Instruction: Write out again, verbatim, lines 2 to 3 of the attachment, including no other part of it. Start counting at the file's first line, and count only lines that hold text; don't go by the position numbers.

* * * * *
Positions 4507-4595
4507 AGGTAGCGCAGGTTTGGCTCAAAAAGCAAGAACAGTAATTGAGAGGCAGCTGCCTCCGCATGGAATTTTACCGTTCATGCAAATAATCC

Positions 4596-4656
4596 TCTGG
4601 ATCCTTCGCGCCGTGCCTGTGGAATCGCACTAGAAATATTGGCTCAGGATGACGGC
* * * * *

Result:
4507 AGGTAGCGCAGGTTTGGCTCAAAAAGCAAGAACAGTAATTGAGAGGCAGCTGCCTCCGCATGGAATTTTACCGTTCATGCAAATAATCC

Positions 4596-4656